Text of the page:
ROYAL OAK, Mich., August 8, 2012 – The latest big thing at the Detroit Zoo is really big: a pair of common elands, the second-largest species of antelope after the giant eland. Half siblings Brad, 4, and Clover, 5, came from the Freeport-McMoran Audubon Species Survival Center in New Orleans.
"It is very exciting to bring the common eland back to the Detroit Zoo after nearly thirty years. This uncommonly beautiful antelope is a great addition to the African Grasslands," said Robert Lessnau, Detroit Zoological Society Curator of Mammals.
Brad and Clover join warthogs Linus, Rebecca and Lilith in their habitat near the Africa Train Station.
The common eland (Taurotragus oryx) stands up to 5 feet tall at the shoulder and can weigh as much as 2,000 pounds. The species has a tan coat with a series of vertical white stripes and distinctive spiraling horns that can reach 3 feet in length. The male has a prominent flap of loose skin below the throat, called a dewlap, which distinguishes it from the female.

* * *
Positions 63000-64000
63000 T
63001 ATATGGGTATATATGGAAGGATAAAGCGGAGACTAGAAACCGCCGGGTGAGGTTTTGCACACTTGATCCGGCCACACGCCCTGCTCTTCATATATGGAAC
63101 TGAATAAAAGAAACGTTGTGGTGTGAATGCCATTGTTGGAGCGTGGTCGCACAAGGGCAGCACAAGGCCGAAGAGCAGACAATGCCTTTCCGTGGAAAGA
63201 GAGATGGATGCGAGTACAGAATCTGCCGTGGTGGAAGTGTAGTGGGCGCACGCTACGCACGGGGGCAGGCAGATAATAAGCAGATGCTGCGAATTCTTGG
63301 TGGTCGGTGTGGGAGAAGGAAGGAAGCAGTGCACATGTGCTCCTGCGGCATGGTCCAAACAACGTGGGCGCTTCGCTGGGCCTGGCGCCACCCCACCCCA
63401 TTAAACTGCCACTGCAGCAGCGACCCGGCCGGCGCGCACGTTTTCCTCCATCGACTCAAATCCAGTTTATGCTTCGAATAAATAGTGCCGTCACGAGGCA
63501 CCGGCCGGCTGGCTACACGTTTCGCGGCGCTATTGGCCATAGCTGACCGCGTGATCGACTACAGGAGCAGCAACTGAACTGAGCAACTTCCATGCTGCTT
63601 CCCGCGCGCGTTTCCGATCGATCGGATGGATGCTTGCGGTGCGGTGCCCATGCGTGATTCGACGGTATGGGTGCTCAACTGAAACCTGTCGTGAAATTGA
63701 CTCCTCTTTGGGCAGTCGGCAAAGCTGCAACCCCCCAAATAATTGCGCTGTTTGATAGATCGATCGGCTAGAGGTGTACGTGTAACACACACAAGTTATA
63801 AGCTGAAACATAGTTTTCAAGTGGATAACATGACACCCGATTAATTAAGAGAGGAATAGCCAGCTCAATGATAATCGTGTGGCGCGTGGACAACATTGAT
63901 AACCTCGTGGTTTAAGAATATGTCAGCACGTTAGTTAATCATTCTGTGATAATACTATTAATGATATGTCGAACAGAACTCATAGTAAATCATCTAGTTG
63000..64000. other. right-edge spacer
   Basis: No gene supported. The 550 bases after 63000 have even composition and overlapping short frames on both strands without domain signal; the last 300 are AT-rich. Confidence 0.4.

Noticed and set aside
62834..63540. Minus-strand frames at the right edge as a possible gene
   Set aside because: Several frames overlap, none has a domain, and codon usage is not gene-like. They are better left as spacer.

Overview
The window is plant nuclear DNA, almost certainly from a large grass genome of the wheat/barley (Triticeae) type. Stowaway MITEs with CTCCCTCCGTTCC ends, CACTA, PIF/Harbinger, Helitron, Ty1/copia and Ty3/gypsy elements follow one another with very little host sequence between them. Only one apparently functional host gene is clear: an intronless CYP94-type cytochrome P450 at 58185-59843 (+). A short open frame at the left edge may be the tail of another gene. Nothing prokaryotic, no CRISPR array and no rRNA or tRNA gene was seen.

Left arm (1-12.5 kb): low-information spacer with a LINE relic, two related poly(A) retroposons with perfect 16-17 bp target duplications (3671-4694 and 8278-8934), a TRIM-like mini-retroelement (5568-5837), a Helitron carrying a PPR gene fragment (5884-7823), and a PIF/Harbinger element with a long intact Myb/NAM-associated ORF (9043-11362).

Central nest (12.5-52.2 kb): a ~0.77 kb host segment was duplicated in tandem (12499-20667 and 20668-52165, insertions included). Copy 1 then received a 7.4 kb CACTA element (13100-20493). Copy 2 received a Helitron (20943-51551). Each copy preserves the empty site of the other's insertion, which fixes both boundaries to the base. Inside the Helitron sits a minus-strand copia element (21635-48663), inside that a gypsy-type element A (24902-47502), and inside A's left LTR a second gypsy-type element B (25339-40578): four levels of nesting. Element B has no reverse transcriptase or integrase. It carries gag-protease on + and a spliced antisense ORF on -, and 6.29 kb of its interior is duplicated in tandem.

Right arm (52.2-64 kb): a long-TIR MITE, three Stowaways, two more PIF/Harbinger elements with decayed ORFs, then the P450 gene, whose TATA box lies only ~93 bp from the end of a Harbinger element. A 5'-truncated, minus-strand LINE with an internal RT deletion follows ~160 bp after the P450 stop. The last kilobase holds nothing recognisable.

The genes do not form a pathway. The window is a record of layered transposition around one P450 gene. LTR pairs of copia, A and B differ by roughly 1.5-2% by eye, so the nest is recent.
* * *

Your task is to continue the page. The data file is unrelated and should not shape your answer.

The common eland travels in herds of up to 500 and can be found in the grasslands, mountains, sub-deserts and woodland areas of eastern and southern Africa. The species produces a clicking noise that is used as a form of communication and can be heard from a mile away. The sound is the result of tendons and joints rubbing together in the animals' forelegs.